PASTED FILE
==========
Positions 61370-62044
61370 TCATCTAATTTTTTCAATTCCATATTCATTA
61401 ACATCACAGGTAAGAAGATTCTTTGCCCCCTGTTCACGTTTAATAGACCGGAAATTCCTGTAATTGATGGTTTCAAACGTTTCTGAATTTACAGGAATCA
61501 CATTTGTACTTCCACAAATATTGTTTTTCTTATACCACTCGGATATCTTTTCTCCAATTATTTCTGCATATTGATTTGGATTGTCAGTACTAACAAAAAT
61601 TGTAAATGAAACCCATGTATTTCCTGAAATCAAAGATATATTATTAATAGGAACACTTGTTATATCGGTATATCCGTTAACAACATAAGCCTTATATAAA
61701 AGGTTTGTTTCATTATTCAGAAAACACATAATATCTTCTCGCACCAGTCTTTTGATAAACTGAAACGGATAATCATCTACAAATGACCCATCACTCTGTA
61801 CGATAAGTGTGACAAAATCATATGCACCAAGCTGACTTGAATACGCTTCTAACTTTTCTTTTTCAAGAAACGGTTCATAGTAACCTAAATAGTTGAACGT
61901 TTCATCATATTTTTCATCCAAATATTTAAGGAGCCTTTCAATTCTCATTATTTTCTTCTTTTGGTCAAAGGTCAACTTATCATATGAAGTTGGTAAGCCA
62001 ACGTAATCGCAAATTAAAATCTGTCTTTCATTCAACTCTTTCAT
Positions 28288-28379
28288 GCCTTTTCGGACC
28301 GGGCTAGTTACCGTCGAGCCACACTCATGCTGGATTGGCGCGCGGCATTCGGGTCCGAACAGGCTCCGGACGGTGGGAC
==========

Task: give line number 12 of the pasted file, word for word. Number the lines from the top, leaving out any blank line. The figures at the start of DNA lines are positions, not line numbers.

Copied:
28301 GGGCTAGTTACCGTCGAGCCACACTCATGCTGGATTGGCGCGCGGCATTCGGGTCCGAACAGGCTCCGGACGGTGGGAC